1. In these examples, c and k both designate in the Czech Republic and Bosnia-Herze-
the same English phoneme [k]. This will be govina. He is currently researching polyglots
a difficulty later, when the student learns to in Central Europe.

L a n g u a g e Te a c h i n g | stnloglu
continued from page 7

activate and develop critical thinking in their Kurland, D. 2000. How the language really works:
students, language teachers need to set up The fundamentals of critical reading and writ-
ing. http://www.critical-reading.com/
tasks and activities and adjust their teaching
Paul, R. and L. Elder. 2002. The elements of criti-
programs and materials to promote such cal thinking. http://www.criticalthinking.org/
thinking. Teaching language through critical university/helps.html
thinking enables learners to recognize a wide Rose, C. and M. J. Nicholl. 1997. Accelerated learn-
range of subjective analyses, to develop self- ing for the 21st century. New York: Dell Publishing.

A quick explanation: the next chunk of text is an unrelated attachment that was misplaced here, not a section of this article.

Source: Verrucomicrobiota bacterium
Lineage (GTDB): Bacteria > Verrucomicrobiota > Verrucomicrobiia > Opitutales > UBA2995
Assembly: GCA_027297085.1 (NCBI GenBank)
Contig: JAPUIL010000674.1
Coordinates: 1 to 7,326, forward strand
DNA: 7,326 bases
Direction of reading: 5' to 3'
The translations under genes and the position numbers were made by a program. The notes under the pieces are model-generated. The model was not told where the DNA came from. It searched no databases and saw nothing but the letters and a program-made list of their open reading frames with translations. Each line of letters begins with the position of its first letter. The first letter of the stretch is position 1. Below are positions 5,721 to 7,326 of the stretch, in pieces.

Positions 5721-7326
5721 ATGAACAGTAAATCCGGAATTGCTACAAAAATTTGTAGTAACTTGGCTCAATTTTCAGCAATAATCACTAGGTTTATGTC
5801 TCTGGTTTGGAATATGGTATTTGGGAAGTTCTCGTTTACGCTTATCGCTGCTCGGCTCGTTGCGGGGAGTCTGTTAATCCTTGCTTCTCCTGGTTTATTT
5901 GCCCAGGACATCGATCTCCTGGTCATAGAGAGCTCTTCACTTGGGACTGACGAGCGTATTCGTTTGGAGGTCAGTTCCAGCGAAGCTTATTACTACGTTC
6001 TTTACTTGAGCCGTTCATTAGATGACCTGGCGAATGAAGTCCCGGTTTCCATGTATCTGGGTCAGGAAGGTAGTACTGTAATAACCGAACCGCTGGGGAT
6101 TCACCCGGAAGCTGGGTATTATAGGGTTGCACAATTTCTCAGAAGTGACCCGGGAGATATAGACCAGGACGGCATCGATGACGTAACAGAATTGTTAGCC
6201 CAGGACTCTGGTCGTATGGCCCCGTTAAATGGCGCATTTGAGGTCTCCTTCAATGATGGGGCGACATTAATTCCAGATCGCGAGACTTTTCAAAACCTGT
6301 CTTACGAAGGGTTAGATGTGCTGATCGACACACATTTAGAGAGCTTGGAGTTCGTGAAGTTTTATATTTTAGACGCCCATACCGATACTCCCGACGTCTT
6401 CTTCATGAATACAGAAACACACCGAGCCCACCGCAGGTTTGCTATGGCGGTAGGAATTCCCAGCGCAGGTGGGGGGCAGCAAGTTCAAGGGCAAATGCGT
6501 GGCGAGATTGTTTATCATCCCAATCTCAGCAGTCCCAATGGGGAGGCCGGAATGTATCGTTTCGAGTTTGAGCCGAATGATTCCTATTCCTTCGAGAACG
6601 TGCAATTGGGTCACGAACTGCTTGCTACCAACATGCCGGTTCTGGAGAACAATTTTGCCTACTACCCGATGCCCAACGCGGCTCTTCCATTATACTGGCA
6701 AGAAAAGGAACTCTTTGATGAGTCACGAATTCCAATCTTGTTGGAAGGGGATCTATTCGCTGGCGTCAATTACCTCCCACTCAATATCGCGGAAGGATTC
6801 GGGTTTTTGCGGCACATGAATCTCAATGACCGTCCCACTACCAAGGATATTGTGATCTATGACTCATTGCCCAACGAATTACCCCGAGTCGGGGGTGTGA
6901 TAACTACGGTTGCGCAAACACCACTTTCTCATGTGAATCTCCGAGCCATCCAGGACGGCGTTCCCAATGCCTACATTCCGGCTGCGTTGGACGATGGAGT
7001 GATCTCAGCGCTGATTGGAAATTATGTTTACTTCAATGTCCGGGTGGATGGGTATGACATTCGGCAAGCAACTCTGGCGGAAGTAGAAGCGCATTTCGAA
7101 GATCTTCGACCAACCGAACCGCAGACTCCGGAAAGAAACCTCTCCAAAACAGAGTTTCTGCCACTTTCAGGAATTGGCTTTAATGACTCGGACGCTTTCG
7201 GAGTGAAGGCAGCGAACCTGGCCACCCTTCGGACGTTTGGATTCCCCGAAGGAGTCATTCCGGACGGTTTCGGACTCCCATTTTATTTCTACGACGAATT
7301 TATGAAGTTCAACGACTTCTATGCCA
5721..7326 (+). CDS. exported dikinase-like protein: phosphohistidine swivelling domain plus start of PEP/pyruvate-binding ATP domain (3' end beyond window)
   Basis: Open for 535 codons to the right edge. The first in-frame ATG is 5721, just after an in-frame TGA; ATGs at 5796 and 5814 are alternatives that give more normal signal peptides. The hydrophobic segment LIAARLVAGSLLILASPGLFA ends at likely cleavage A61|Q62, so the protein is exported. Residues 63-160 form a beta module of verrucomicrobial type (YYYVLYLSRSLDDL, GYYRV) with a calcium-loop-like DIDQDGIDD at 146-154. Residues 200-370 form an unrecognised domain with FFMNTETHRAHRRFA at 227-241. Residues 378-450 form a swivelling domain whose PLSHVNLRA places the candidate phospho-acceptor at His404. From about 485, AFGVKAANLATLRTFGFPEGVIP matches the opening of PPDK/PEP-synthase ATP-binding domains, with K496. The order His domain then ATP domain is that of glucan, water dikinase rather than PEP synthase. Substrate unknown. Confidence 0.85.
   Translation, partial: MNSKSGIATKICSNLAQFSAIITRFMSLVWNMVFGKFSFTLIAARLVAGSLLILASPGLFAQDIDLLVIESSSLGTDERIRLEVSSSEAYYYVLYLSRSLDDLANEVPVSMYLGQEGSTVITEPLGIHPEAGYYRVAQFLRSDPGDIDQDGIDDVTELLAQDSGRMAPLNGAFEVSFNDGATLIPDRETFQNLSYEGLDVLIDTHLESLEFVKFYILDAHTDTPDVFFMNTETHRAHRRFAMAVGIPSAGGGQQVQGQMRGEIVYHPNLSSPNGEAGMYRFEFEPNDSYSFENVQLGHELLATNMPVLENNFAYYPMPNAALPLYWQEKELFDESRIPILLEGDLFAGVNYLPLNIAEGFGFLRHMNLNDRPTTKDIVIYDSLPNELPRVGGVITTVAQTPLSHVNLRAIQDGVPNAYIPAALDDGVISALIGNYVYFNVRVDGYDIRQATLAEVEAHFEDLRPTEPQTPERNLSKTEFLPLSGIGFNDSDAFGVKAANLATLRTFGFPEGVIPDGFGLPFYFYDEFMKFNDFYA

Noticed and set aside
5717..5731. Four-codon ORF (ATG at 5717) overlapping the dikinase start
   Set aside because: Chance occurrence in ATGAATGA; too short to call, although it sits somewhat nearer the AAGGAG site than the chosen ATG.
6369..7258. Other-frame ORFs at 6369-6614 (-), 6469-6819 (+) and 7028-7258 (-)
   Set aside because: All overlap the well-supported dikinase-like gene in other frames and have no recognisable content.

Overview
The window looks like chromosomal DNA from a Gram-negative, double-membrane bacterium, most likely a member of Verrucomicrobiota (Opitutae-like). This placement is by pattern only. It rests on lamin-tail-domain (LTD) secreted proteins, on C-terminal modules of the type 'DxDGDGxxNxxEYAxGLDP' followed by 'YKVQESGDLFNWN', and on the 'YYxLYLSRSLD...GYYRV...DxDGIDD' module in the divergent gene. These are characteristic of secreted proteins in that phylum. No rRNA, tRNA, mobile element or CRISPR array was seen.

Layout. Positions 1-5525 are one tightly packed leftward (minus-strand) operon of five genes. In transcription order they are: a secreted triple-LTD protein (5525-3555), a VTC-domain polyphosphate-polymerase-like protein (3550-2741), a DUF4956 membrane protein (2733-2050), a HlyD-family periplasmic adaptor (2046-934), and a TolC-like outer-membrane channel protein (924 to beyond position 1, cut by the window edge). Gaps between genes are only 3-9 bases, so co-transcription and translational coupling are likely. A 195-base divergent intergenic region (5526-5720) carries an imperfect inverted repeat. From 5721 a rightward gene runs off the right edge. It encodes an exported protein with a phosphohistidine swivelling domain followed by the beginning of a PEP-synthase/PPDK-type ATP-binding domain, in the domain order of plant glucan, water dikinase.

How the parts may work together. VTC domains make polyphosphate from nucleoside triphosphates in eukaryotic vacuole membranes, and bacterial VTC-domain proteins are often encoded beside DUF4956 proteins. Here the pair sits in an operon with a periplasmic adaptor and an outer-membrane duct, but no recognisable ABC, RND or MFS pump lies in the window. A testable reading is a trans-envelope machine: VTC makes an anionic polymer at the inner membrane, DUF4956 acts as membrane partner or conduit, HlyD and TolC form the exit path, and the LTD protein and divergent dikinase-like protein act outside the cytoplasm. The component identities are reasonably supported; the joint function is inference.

awareness, and to see linkages and complexi- Scriven, M. and R. Paul. 1996. Defining critical
thinking: A draft statement for the National
ties they might otherwise miss. Council for Excellence in Critical Thinking.
http://www.criticalthinking.org/university/
References univclass/Defining.html
Boostrom, R. 1994. Developing creative and critical Thorpe, J. 1992. Methods of inquiry programme.
thinking. Lincolnwood, Illinois: National Text- Toronto: Ryerson Polytechnic Institute.
book Company. Van Duzer, C. and M. C. Florez. 1999. Critical lit-
Corry, S. 1993. The rain forest harvest: Who reaps eracy for adult English language learners. Wash-
the benefits? The Ecologist, 23 (4):48153. ington, DC: National Center for ESL Literacy
Gersten, R. 1996. The double demands of teaching Education. ERIC Digest EDOLE9907.
English language learners. Educational Leader-
ship, 53 (5):1822. EVRIM STNLOGLU is an assistant profes-
Heuer, J. R. 1999. Psychology of intelligence analy- sor at the Faculty of Education, Educational
sis. CIA: Center for Study of Intelligence. http: Sciences Department at Balikesir University,
//www.cia.gov/csi/books/19104/index.html Turkey.